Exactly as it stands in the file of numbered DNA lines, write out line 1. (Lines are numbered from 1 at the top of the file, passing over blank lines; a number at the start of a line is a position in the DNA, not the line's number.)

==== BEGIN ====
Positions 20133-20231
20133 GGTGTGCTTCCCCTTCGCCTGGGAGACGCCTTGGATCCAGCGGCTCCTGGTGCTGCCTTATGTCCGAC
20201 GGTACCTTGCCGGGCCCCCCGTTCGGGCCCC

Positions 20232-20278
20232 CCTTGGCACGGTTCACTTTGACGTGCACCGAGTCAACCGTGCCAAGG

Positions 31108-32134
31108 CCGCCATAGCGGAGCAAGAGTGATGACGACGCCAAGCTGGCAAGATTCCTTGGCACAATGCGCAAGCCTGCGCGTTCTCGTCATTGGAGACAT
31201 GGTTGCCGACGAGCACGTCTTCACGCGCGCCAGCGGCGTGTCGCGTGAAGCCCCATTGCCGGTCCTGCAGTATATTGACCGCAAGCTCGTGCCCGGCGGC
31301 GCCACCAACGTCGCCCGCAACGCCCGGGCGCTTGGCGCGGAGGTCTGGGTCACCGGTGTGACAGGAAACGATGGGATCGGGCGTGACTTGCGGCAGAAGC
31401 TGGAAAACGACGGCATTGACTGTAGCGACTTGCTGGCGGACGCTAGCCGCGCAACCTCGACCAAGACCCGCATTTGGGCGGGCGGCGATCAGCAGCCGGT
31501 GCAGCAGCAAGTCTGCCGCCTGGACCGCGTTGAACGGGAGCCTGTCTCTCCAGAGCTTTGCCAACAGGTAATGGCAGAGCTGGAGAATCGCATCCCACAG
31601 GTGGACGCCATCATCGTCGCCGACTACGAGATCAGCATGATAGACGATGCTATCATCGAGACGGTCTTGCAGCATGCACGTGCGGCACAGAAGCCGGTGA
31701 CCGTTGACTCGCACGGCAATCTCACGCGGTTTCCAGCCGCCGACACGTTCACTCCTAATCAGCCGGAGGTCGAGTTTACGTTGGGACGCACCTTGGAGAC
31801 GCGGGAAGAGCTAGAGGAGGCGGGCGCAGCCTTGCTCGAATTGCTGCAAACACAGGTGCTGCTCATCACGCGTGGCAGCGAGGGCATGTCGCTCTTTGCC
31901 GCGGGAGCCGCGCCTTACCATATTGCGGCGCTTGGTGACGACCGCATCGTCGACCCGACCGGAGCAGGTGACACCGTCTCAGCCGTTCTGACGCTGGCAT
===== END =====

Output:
Positions 20133-20231